I consider myself a decent knitter. I've got yarn; I've got needles. I even have many, many completed projects that look good and fit correctly. But recent evidence indicates that maybe I need to reconsider how I think of my knitting skills.
I've been through a whole string of knitting disasters lately: gauge issues, fit problems, seaming goofs, running out of yarn (that's been a big one). Last night I discovered a whole new way to screw up.
I finished the knitting for Death By Cables! Yes, despite 100 degree temperatures, I've been plugging dutifully along on a chunky weight cabled wool pullover. And--who'd have thought?--all that knitting led to a finished sweater. Or, um, at least a finished something.
What's wrong with this picture?
If you guessed, "Hey, someone sewed those raglan sleeves to each other!" you're right. Just for the record, I don't have two right arms. I do, however, have a sweater with two right sleeves. You should have seen me trying to make it fit. I have spatial orientation issues, so it took me an embarrassingly long time to figure out that no amount of pulling and adjusting was going to get the left sleeve onto the left side of my body when it was sewn to the right sleeve.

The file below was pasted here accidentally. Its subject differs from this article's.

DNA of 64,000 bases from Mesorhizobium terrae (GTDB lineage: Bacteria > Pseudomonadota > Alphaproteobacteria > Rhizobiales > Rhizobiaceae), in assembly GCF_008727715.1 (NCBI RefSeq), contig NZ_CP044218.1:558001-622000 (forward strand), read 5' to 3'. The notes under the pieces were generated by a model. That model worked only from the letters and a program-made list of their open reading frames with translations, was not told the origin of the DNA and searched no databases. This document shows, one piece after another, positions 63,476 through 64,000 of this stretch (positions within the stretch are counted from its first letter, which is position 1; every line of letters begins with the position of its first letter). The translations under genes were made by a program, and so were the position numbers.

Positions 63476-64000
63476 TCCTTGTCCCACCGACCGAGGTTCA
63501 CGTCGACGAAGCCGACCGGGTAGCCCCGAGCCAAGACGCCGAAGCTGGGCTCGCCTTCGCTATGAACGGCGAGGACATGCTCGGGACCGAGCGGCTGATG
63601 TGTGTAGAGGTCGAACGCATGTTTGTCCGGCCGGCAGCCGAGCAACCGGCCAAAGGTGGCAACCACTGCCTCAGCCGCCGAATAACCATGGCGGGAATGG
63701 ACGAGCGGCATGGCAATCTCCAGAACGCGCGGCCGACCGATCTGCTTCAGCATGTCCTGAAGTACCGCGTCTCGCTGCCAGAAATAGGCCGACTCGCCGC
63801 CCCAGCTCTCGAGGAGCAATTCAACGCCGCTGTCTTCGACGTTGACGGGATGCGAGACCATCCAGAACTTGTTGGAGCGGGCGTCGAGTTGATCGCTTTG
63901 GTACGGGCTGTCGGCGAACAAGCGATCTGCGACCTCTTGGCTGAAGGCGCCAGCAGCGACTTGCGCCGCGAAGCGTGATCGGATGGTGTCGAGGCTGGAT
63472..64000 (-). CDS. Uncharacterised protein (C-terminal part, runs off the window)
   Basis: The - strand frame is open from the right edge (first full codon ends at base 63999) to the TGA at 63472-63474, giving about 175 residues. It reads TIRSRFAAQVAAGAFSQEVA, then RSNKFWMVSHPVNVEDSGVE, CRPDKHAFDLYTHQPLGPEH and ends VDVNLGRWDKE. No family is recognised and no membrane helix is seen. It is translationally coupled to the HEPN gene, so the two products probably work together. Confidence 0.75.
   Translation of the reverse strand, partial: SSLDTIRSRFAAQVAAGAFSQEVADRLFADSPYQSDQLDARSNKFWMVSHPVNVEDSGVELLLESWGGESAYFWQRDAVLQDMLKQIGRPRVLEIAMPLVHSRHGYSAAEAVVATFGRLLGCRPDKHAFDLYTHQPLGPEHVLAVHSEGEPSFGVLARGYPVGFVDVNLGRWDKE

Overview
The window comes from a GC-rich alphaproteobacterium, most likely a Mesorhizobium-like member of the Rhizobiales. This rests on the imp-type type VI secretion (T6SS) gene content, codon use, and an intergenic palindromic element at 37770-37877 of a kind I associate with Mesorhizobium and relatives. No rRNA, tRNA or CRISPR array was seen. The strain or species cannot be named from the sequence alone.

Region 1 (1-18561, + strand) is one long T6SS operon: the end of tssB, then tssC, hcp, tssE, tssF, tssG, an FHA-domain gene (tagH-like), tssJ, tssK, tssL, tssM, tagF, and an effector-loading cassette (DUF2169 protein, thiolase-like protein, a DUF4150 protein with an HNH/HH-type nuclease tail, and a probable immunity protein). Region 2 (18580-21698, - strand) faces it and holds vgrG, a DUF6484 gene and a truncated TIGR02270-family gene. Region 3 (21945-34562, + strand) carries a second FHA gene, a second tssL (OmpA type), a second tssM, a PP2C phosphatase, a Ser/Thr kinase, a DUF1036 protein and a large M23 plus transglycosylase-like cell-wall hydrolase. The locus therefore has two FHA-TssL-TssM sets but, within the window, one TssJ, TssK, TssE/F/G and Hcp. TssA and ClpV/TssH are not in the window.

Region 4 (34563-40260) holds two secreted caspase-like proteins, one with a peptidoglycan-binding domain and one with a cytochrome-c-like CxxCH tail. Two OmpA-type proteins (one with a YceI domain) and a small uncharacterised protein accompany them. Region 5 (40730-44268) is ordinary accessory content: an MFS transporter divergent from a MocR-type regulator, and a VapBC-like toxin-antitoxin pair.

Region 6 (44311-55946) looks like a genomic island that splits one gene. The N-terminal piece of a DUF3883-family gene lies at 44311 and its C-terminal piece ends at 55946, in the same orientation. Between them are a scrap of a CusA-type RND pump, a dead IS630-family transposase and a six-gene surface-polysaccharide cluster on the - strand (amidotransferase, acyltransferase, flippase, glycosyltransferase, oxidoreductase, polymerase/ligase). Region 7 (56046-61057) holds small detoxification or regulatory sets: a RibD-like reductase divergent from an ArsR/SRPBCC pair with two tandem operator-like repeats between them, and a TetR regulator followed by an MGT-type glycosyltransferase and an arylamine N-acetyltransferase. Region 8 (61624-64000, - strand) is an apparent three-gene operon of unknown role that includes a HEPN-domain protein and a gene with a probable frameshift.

Fortunately, I have other projects to share with you.
We have a pool in our backyard, and, like most pools, it is in full sun. This is lovely when one is floating in cool water, but not so lovely when one is steaming in the hot tub. For years, I've wished our hot tub was located in the shade, but there didn't seem to be any way to arrange this, since the hot tub is integrated into the pool. And then I saw a picture of an offset umbrella and a lightbulb went on.
We faced a small dilemma. The very large weighted base required to support the cantilevered umbrella would not fit on the narrow strip of concrete that edges the hot tub.
So my brilliant former-engineer husband came up with an alternate solution. He bought a pre-formed concrete footing and bolted the bottom section of the umbrella pole to the top of the footing.
Then he dug a big ol' hole in the raised bed behind the hot tub. He dug down far enough to sink the entire concrete footing below the level of the patio.
Then he reinstalled the landscape blocks and backfilled the hole. We put the umbrella into the base, and voila!
Instant shade (almost)! We've been delighted to find that the hot tub remains in full shade until about 3:30 in the afternoon. After that, the late afternoon sun slowly creeps under the western edge of the umbrella and lights the hot tub. But during the hottest part of the day, the hot tub is in lovely, cool, refreshing shade, while the pool remains in full sun. No frogging required!